Management of anterior cruciate ligament (ACL) injuries in adults aged >40 years has received increased attention in the literature because of an increase in the functional demands of aging athletes. Multiple structural and biomechanical age-dependent changes exist in the ACL, for example, fewer mesenchymal stem cells, decreased healing potential, decreased structural organization, decreased stiffness, and a decreased load to failure with age. As in younger patients, ACL insufficiency can predispose an older patient to the same risks of recurrent instability, meniscal and chondral injury, and osteoarthritis. The role of nonsurgical versus surgical management in these patients remains controversial. Lower-demand patients may be able to cope with ACL deficiency. Higher-demand patients may have functional instability, and the limited studies available suggest good functional outcomes with surgical reconstruction of the ACL in this population.
From Department of Orthopaedics, Tufts Medical Center, Boston, MA (Dr. Salzler), the Department of Orthopedics, University of Colorado at Denver, Anschutz Medical Campus, Aurora, CO (Dr. Chang), and Boston Sports and Shoulder Center, New England Baptist Hospital, Waltham, MA (Dr. Richmond).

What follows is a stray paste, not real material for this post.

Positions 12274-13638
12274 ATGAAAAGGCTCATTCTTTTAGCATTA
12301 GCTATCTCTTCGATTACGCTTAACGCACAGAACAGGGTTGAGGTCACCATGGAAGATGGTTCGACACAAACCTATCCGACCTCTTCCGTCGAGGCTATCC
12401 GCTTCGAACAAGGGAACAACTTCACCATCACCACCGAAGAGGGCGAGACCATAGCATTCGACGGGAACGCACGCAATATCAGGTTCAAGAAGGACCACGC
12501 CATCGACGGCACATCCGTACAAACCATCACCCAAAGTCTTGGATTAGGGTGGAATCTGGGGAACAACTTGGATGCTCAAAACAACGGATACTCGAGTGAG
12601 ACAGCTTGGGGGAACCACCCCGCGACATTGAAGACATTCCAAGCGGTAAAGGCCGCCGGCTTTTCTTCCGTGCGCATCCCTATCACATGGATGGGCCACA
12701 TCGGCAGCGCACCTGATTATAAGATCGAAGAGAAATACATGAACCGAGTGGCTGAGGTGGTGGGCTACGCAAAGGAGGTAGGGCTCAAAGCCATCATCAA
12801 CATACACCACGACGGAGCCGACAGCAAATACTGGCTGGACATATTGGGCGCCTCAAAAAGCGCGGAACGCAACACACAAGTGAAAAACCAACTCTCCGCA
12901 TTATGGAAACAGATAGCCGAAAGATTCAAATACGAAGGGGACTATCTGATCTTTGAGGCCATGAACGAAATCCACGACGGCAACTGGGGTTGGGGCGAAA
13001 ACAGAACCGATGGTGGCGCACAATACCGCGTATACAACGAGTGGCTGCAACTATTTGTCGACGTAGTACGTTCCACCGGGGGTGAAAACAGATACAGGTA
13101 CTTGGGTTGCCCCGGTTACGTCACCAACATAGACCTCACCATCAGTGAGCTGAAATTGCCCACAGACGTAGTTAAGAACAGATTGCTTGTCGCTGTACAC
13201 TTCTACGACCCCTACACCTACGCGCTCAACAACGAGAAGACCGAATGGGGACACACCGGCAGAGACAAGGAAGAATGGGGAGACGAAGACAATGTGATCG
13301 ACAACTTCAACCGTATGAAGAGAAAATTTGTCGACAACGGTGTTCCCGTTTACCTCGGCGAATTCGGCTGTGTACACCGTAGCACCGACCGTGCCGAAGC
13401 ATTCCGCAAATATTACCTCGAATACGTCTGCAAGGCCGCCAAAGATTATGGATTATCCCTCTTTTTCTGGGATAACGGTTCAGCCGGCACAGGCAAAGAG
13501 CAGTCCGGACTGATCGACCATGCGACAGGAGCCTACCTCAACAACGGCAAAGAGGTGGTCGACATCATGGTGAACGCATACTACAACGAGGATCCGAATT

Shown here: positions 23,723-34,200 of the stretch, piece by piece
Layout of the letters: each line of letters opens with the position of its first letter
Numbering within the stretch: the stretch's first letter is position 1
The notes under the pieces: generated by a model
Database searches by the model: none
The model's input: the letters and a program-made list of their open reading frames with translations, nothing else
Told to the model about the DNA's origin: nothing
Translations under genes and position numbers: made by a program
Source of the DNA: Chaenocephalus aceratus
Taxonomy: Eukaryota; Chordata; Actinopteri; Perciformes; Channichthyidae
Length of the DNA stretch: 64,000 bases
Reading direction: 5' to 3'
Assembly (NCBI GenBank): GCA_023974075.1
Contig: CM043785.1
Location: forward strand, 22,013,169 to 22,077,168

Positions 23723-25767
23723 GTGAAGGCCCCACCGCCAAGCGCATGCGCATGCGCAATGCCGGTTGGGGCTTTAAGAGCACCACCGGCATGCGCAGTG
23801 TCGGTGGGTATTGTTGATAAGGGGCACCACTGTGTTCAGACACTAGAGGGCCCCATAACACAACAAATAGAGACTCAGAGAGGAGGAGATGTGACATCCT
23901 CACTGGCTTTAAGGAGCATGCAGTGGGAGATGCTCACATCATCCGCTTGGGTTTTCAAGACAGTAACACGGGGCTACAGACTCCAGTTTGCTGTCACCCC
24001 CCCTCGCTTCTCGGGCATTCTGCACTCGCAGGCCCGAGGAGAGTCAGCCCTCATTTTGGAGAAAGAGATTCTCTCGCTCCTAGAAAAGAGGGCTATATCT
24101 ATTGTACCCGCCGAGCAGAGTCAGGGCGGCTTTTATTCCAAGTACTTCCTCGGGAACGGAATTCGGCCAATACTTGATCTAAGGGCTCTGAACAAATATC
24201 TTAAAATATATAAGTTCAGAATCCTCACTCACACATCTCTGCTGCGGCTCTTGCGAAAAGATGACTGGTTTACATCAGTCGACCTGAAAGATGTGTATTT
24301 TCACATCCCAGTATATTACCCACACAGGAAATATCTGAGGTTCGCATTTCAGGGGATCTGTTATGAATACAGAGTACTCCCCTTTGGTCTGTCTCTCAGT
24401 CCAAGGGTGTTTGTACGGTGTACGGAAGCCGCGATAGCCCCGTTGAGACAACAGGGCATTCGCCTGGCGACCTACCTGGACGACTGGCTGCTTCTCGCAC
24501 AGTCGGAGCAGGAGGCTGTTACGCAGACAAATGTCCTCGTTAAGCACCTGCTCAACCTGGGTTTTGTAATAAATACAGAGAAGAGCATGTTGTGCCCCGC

Dr. Salzler or an immediate family member is a board member or committee member of the American Orthopaedic Society for Sports Medicine. Dr. Richmond or an immediate family member serves as a paid consultant to Histogenics, Mitek, and Visgo Therapeutics; has received royalties and financial or material support from Springer and Wolters Kluwer Health–Lippincott Williams & Wilkins; and is a board member or committee member of the Arthroscopy Association of North America and Eastern Orthopaedic Education Foundation. Neither Dr. Chang nor any immediate family member has received anything of value from or has stock or stock options held in a commercial company or institution related directly or indirectly to the subject of this article.